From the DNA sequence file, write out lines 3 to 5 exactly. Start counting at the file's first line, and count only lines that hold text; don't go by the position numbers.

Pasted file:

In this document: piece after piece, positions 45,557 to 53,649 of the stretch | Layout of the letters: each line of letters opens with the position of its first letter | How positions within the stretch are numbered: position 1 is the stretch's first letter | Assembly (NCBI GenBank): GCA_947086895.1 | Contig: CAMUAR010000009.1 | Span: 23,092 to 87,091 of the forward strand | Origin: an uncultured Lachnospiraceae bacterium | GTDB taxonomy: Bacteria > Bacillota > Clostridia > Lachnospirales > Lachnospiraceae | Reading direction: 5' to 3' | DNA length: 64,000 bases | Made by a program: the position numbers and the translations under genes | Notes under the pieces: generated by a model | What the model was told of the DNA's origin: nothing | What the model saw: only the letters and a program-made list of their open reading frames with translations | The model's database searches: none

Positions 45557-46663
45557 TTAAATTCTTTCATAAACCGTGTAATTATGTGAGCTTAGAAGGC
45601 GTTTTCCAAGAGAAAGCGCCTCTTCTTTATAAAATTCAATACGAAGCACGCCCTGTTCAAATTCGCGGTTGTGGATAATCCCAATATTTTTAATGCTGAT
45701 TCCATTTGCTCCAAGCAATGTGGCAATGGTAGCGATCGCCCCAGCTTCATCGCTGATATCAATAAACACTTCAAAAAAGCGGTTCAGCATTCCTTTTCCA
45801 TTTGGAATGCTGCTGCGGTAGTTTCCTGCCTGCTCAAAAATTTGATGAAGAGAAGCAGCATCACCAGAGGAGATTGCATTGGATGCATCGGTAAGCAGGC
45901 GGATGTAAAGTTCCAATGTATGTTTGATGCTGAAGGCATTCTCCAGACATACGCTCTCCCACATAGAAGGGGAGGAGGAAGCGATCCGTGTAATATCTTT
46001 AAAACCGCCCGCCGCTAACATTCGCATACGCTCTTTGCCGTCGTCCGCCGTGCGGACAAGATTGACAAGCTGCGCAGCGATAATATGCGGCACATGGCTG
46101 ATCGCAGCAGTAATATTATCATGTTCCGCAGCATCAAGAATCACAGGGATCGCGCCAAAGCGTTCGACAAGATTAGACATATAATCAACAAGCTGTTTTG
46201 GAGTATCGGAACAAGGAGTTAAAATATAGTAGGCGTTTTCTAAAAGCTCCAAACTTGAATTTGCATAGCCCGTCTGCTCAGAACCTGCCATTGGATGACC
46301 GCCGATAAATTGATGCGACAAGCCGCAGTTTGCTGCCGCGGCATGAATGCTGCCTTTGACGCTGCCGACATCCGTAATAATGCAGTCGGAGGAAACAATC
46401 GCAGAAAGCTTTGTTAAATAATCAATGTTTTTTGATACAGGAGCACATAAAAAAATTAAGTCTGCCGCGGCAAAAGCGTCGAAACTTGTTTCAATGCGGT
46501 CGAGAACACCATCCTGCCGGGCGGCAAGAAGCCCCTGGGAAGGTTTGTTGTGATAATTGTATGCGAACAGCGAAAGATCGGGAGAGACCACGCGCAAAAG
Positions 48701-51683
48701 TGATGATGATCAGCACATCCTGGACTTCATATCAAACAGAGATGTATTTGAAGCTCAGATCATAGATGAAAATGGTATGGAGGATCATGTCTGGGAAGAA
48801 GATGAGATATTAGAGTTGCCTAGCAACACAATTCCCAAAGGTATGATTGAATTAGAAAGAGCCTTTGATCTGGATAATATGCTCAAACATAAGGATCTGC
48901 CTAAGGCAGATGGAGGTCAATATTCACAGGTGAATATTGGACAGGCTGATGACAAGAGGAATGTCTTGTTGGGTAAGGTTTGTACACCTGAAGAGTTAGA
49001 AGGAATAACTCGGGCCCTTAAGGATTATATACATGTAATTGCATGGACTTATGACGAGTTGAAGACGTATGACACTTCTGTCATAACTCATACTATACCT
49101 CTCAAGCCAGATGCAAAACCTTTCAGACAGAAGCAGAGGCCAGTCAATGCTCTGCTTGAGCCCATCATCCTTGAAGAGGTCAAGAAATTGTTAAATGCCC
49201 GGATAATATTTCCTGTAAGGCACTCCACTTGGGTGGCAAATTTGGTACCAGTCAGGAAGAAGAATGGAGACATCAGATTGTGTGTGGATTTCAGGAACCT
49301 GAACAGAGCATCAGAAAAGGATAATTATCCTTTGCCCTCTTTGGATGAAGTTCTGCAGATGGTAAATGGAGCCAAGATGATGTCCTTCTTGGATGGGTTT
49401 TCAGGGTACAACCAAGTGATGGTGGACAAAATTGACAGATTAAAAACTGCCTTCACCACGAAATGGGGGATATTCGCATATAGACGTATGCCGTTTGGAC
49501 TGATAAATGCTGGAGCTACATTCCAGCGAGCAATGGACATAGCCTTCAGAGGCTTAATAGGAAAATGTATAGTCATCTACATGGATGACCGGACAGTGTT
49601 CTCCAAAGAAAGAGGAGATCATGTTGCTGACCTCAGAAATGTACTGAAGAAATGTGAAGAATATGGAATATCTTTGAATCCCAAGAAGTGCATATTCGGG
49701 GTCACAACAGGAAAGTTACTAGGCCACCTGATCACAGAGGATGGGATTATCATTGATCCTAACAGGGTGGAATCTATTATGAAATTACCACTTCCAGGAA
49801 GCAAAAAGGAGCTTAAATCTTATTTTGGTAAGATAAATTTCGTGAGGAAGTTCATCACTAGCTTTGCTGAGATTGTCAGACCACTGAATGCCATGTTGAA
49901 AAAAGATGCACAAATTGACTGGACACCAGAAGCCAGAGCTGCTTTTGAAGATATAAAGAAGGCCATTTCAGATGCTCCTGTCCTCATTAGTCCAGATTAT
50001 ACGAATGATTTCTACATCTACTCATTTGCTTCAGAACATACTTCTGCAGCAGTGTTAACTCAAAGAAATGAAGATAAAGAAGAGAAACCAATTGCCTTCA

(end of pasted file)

45557 TTAAATTCTTTCATAAACCGTGTAATTATGTGAGCTTAGAAGGC
45601 GTTTTCCAAGAGAAAGCGCCTCTTCTTTATAAAATTCAATACGAAGCACGCCCTGTTCAAATTCGCGGTTGTGGATAATCCCAATATTTTTAATGCTGAT
45701 TCCATTTGCTCCAAGCAATGTGGCAATGGTAGCGATCGCCCCAGCTTCATCGCTGATATCAATAAACACTTCAAAAAAGCGGTTCAGCATTCCTTTTCCA